Particle accelerators are on the verge of transformational breakthroughs—and advances in computing power and techniques are a big part of the reason. Long valued for their role in scientific discovery and in medical and industrial applications such as cancer treatment, food sterilization and drug development, particle accelerators, unfortunately, occupy a lot of space and carry
Scientists at Berkeley Lab will lead or play key roles in developing 11 critical research applications for next-generation supercomputers as part of DOE’s Exascale Computing Project (ECP). The ECP announced Sept. 7 that it has selected 15 application development proposals for full funding—of which Berkeley Lab will lead two and support four others—and seven proposals for “seed” funding, three of which will be led by Berkeley Lab, which will also support two others.
The U.S. Department of Energy announced today that it will invest $16 million over the next four years to accelerate the design of new materials through use of supercomputers. Two four-year projects—including one team led by Berkeley Lab — will leverage the Lab’s expertise in materials and take advantage of superfast computers at DOE national laboratories to develop software for designing new functional materials to revolutionize applications in alternative and renewable energy, electronics, and more.
After a massive upgrade, the Large Hadron Collider (LHC), the world’s most powerful particle collider is now smashing particles at an unprecedented 13 tera-electron-volts (TeV)—nearly double the energy of its previous run from 2010-2012. In just one second, the LHC can now produce up to 1 billion collisions and generate up to 10 gigabytes of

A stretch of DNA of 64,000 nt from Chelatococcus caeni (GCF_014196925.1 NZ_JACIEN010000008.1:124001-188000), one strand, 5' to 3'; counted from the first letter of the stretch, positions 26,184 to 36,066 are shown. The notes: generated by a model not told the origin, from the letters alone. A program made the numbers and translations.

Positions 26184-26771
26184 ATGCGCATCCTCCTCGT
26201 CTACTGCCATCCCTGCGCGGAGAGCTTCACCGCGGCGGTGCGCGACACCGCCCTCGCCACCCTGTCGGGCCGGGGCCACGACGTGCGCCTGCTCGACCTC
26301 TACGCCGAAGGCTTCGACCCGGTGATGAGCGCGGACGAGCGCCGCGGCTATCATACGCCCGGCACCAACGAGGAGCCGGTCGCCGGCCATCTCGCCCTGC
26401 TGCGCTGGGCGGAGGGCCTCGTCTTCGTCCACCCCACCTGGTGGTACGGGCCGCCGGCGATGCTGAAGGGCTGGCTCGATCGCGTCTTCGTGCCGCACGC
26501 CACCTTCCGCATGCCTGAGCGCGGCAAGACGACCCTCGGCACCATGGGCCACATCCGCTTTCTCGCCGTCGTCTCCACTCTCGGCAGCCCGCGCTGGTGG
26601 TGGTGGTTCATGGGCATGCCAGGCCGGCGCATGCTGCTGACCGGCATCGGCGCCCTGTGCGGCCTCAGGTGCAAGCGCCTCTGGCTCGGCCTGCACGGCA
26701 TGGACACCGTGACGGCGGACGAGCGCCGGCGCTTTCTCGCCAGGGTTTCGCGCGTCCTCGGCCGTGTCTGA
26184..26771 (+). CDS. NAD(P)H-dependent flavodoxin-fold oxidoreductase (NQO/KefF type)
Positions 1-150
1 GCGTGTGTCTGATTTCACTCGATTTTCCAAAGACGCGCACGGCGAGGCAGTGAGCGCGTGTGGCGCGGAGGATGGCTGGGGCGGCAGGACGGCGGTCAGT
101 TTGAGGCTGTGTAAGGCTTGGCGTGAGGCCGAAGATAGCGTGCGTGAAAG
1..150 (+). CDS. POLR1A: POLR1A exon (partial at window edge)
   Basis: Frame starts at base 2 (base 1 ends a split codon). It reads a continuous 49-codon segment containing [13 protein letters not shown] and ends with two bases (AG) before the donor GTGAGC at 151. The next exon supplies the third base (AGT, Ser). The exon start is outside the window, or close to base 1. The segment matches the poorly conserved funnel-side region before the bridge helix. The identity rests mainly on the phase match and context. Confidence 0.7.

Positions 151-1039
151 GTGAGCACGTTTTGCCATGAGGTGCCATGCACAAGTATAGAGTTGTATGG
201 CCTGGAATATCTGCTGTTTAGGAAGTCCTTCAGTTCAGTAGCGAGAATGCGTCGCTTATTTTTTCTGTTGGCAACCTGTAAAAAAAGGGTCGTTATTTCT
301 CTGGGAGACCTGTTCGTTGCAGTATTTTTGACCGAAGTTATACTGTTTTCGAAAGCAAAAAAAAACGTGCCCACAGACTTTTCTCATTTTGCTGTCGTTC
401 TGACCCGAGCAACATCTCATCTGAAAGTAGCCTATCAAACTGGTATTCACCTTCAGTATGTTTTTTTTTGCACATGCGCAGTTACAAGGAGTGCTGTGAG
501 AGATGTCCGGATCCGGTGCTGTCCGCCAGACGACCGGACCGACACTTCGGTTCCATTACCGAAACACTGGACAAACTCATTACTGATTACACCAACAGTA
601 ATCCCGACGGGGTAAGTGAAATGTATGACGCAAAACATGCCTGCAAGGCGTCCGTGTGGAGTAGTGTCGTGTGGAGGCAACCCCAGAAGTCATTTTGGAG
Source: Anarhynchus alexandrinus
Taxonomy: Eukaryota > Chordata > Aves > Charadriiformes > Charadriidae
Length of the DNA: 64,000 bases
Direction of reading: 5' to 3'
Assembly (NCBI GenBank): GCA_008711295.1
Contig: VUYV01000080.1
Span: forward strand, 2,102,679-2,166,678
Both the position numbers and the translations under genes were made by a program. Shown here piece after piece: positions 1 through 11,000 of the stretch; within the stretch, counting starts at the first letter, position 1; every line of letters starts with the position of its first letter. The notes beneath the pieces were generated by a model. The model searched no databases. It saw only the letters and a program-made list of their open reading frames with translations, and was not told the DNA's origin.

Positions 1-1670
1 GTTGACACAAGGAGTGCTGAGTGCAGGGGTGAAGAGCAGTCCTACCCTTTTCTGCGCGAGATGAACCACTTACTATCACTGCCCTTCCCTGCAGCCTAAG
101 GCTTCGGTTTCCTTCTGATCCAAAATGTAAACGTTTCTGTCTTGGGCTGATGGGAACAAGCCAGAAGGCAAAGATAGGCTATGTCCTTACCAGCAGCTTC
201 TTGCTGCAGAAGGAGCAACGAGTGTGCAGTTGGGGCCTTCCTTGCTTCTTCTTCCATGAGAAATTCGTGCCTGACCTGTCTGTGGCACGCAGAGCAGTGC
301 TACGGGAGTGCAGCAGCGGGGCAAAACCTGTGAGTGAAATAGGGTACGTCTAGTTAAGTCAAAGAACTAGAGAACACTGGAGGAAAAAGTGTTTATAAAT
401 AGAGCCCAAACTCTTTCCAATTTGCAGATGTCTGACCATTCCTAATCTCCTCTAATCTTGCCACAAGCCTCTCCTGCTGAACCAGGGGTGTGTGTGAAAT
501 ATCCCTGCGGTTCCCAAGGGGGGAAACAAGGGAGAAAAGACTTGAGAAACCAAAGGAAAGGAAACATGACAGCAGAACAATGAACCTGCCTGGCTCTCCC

Understanding and manipulating plasmons is important for their potential use in photovoltaics, solar cell water splitting, and sunlight-induced fuel production from CO2. Berkeley Lab researchers have used a real-time numerical algorithm to study both the plasmon and hot carrier within the same framework. That is critical for understanding how long a particle stays excited, and whether there is energy backflow from hot carrier to plasmon.
A new center for advancing computational science and networking at research institutions and universities across the country opened today at Berkeley Lab. Named Wang Hall, the facility will house the National Energy Research Scientific Computing Center (NERSC), one of the world’s leading supercomputing centers for open science, and be the center of operations for DOE’s Energy Sciences Network (ESnet), the fastest network dedicated to science.
Scientists aspire to build nanostructures that mimic the complexity and function of nature’s proteins, but are made of durable and synthetic materials. These microscopic widgets could be customized into incredibly sensitive chemical detectors or long-lasting catalysts, to name a few possible applications. A discovery by Berkeley Lab scientists is a step in that direction.